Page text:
World Film Gears for Change

US movies will dominate; sequels fade, theaters will spruce up, tech up

MOVIE insiders don't expect 1991 to be a big year for change. But get ready for major changes in 1992 - and for the growing preparations these will bring during the next 12 months. On the international film scene, Europe is the place being watched most closely. ``Europe is in a calm before the storm,'' says Richard Pena, director of programming for the Film Society of Lincoln Center in New York and an expert on world cinema. ``Europeans are waiting to see what the effects will be of political and economic changes from the 1992 unification.''

Europe's film industries are already somewhat internationalized because coproductions - joint ventures by studios in different countries - have become increasingly popular. But uncertainties still abound for the post-1992 period, including the question of whether new trade agreements will provide a firmer base for European filmmaking.

If this does happen, it could reverse an alarming trend whereby European films have drastically lowered their presence in European theaters, losing much of their ``market share'' to ever-popular American productions. In the movie theaters of Germany, according to Mr. Pena, only about 5.8 percent of tickets sold are for German films - a situation that has both cultural and economic consequences, since a small audience for German-made cinema leads inevitably to decreased German production. The situation has been worsening in Spain, too, where Pena says about 30 films are currently produced each year - compared with about 140 during the mid-'70s.

Things are less bleak in France and some other countries. But all Europe is eager for answers to 1992's big imponderables, Pena says. Will the market become more open and free for European films? Will new quotas limit the predominance of American films? Would this lead to more European production, and therefore more jobs and other benefits? In all these areas, says Pena, ``something is probably going to change - but nobody knows what or how.''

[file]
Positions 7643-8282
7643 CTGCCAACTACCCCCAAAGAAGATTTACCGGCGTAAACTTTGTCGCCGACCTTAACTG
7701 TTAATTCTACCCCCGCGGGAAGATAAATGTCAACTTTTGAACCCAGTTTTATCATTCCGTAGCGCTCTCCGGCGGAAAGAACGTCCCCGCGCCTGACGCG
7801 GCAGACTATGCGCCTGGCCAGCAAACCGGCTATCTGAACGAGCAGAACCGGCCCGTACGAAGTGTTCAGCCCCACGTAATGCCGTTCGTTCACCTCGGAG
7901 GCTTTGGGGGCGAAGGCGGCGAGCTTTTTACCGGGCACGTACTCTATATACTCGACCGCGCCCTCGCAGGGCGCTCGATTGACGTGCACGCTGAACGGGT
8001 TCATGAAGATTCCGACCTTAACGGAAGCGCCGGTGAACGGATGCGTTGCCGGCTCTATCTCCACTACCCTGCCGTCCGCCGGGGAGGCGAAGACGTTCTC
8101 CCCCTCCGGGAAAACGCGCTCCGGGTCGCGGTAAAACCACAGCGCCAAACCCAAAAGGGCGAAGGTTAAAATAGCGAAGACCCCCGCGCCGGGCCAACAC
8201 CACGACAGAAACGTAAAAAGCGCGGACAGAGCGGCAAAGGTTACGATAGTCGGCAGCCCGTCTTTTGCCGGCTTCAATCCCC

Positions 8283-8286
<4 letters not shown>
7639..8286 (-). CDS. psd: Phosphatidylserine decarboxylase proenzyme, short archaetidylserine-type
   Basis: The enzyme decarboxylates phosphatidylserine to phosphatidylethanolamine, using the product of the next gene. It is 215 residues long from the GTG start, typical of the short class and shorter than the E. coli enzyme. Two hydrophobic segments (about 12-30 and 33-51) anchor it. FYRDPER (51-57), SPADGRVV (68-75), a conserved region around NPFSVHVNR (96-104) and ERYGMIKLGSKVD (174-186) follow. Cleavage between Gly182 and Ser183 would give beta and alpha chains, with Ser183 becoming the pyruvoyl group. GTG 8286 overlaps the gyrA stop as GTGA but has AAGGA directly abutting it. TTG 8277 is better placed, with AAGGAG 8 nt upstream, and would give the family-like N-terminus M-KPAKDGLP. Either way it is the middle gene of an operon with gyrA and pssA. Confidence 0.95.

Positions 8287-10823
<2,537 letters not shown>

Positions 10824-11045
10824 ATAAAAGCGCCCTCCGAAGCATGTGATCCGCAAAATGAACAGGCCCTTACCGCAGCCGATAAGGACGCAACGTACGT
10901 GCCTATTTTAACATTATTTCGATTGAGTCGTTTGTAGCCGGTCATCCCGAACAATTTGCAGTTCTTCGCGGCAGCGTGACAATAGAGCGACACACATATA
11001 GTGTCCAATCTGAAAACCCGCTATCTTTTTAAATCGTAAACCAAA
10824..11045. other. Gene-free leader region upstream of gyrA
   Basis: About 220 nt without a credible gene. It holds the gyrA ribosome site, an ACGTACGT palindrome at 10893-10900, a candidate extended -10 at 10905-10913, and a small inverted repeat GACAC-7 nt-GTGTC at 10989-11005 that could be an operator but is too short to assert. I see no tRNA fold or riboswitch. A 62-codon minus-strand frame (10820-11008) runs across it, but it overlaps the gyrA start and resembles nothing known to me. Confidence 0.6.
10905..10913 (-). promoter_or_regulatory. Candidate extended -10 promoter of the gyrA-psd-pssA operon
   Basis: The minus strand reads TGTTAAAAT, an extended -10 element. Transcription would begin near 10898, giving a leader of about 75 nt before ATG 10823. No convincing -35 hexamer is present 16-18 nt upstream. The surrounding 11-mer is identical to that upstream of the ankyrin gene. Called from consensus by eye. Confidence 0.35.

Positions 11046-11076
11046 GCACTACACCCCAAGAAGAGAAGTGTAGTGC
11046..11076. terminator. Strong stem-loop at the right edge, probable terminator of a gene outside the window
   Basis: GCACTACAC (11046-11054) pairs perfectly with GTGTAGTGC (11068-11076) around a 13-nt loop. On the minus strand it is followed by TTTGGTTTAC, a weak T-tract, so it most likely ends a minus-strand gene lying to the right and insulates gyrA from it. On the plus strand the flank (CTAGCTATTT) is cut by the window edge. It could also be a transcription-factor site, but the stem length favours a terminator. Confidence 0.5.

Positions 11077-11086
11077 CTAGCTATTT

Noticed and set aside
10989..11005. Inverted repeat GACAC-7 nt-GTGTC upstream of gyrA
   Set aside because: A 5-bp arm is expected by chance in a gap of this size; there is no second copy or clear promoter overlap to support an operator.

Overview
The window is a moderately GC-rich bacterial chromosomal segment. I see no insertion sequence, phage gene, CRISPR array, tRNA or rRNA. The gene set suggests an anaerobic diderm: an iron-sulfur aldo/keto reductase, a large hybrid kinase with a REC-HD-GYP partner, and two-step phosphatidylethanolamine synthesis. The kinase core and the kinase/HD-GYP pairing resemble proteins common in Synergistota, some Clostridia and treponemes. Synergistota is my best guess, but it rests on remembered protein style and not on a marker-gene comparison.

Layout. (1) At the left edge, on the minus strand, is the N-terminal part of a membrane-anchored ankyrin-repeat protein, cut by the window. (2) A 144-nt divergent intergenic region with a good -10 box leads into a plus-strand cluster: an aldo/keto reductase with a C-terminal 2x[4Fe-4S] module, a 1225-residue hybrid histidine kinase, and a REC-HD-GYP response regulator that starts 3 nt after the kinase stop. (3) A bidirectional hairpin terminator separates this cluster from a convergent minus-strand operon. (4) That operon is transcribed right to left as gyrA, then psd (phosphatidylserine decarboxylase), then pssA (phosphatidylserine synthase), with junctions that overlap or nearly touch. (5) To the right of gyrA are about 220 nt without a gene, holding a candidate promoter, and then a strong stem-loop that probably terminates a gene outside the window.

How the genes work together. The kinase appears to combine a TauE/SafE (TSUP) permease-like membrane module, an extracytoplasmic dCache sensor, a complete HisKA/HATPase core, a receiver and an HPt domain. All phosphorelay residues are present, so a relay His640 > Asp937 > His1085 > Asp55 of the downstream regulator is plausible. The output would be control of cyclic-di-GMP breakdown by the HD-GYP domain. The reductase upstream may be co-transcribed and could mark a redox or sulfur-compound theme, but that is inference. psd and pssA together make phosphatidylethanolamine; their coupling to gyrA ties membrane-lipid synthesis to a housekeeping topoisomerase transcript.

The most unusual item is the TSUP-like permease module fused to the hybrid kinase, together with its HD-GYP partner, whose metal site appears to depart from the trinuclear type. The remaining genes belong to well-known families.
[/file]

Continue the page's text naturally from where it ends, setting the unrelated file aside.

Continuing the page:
In the United States, the major Hollywood studios tightened their hold on the film industry during the late '80s, as many independent distribution companies downscaled or closed their doors - reducing the number of outlets for foreign films and independently produced American movies. Independent filmmaking continues in the US, however, and in 1991 the ``majors'' are likely to intensify their search for ``indie'' pictures they can acquire cheaply and turn (they hope) into hits. More studios and distributors may open ``classics'' or ``boutique'' divisions devoted to offbeat and somewhat specialized fare, and if audiences respond, the trend could continue to grow.

Such a trend is needed if serious independent filmmaking is to regain the presence it had in the US as recently as 15 years ago. Pena cites two documentaries by filmmaker Barbara Kopple as an example of how things have changed in this area. ``Harlan County, USA,'' about a strike by Kentucky coal miners, was acquired by the ``aggressive and independent'' distributor Cinema 5 in 1976, and played widely in desirable theaters.

By contrast, Ms. Kopple's new ``American Dream,'' about a Minnesota meat-packers strike, is still looking for a distributor months after its critically applauded showing at the New York Film Festival last autumn. ``The old network of independent theaters has largely closed down,'' Pena notes, accounting for one major obstacle in the film's path. ``Structurally, there's no place for an `American Dream' right now.''